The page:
CHRISTMAS ACTIVITIES LITTLE HANDS CAN HELP WITH (even those belonging to small toddlers)

As Christmas drew near, I was determined to find activities that my 21 month-old L could join in with (he was already filled with the Christmas spirit and had been singing “Bingle Bells” for weeks prior to Christmas!). This is a post about a small selection of activities that we found highly enjoyable and little hands-friendly (despite requiring a high degree of adult involvement); making glitter baubles, baking jam tarts and creating sticker book art. Aside from these things and others, L also baked traditional “pepparkakor” (gingerbread cookies) with his Finnish grandmother, made a variety of things at his nursery school (including Christmas decorations), made a snowman with his granny and granddad, met Santa no less than 3 times (!) and thoroughly enjoyed opening his advent calendar boxes each morning up until Christmas Eve. Christmas certainly is a great time for little ones… and for those who have the privilege to be around them, sharing their excitement 🙂




I had actually wanted to make glitter pinecones with L this year, but as every pinecone in town was buried under two feet of snow and the craft store had sold out of all but the most expensive ones (at about 12 US dollars a pop!), when I came across a packet of 6 plain baubles on sale at half price (less than 1 pinecone!), the idea struck me to create glittery Christmas baubles instead. As we were limited with our options, we could only get plain glass baubles and so we did not let L handle them directly himself. We also opted to display them in a glass vase so that he could look at them and appreciate them (which he does… proudly!), but not touch. Plain plastic baubles would be even more toddler friendly, but with supervision this is a great activity for little hands to help with. L has been talking about it for days since!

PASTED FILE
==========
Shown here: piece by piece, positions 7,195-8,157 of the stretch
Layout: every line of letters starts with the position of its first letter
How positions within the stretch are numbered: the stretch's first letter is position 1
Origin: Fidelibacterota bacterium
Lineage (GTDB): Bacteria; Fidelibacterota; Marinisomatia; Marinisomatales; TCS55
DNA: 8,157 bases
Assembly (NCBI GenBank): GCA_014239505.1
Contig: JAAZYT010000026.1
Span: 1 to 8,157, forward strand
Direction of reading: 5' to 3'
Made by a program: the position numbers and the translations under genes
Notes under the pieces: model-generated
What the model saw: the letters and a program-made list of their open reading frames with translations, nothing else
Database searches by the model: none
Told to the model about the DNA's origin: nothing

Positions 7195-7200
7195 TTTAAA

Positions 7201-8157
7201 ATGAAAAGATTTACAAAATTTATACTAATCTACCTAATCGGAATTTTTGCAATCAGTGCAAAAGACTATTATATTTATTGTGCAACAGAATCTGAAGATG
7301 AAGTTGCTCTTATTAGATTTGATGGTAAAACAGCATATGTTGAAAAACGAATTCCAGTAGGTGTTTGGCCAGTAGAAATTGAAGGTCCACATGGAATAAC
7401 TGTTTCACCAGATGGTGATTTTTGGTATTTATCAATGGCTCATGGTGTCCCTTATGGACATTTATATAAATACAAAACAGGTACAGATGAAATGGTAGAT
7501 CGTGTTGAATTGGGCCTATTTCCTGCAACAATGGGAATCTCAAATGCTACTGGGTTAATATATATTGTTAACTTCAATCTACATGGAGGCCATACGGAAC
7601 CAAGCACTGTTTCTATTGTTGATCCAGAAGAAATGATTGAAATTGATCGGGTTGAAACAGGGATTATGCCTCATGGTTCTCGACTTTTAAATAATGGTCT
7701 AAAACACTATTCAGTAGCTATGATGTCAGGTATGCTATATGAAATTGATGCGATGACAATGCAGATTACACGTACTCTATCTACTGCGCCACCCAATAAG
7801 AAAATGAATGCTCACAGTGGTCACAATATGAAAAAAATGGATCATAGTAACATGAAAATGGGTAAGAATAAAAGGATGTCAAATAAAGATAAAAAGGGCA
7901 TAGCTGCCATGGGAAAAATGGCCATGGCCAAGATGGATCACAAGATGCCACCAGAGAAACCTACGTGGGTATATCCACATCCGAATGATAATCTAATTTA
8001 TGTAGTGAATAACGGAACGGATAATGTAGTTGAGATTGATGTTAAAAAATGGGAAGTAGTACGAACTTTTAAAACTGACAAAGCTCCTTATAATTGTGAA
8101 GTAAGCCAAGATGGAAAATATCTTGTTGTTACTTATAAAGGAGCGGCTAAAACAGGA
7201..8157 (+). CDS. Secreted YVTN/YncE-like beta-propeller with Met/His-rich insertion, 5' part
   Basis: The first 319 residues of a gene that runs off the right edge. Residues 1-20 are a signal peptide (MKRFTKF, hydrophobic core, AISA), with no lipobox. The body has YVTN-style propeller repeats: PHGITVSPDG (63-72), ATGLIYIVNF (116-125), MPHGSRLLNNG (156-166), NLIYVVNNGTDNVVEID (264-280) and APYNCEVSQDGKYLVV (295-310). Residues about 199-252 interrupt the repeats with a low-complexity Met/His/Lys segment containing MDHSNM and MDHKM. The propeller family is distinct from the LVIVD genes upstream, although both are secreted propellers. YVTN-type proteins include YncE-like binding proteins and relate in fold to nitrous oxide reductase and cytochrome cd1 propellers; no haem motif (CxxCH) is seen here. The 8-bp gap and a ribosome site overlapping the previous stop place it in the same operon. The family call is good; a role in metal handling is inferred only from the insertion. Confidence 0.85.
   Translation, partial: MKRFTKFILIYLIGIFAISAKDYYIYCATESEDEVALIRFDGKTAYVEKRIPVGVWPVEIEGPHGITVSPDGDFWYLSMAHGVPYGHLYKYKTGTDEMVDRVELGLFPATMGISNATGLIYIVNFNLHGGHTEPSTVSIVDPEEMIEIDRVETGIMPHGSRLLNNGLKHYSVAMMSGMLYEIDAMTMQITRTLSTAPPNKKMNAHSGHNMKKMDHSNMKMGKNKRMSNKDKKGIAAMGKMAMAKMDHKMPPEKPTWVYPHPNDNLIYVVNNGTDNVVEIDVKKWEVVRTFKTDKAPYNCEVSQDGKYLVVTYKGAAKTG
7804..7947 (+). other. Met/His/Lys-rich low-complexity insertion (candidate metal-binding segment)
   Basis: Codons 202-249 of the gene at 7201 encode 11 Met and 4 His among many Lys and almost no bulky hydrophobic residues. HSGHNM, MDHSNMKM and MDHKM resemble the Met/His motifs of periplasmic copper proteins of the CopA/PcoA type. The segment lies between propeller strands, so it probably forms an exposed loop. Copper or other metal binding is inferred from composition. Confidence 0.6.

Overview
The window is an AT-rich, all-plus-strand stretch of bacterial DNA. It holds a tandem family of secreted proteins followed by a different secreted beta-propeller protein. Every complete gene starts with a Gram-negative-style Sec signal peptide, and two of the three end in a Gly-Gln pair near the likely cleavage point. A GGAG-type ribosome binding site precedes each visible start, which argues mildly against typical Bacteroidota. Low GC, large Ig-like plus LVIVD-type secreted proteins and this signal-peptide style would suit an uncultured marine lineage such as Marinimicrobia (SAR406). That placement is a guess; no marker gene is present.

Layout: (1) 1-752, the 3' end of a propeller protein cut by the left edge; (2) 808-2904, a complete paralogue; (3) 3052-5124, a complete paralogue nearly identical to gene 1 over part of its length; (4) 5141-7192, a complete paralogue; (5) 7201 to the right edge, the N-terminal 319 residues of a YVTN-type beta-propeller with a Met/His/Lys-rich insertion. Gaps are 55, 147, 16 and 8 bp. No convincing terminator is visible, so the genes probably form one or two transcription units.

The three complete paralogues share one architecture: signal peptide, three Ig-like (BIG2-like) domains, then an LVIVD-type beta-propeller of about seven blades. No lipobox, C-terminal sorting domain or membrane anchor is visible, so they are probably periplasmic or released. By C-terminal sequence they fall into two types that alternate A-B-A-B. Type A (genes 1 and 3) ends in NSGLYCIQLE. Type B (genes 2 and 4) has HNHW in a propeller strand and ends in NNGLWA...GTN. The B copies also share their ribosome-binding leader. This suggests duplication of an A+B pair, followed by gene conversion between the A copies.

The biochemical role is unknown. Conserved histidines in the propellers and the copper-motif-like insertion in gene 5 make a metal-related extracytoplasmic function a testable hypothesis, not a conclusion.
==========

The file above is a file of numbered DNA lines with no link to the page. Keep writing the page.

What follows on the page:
Faux glitter snow (a small amount to cover the bottom of a vase)
Different types of glitter (we used white, silver, holographic silver and translucent)
White PVA glue
A paint brush
Some string (and scissors for cutting it)
A couple of coat hangers (for drying the baubles)
A packet of plain baubles (we used clear glass ones)


  1. Put everything you need out on the table. Cut lengths of string and tie to bauble tops so that they are ready for tying to a coat hanger later on. Spread out some newspaper to catch glitter.
  2. Squeeze PVA glue onto bauble, either allowing your toddler to help with the glue bottle or hold a paintbrush with which he/she can paint patterns in the glue.
  3. Help your toddler shake glitter onto the glue designs.
  4. Allow toddler to inspect handiwork 😉
  5. Tie the loose ends of string on each bauble around the rod of a coat hanger and allow ornaments to dry completely.
  6. After placing an inch of faux snow in the bottom of a clear glass vase, stack the baubles. Put them on display and enjoy!




Using the exact same pastry recipe that I used for my mince pies (super-easy in itself… and delicious!), L and I made jam tarts. We have both received lots of compliments on these having served them before Christmas, on Christmas Eve as part of the julbord (Swedish “Christmas table”) and also for afternoon tea post-Christmas 🙂



225g cold, diced butter
350g plain flour
100g caster sugar
A pinch of salt
Half a beaten egg (for the pastry dough)
Half a beaten egg (for brushing pie tops before baking)
Jam (we used organic raspberry jam and St. Dalfour 100% fruit jam)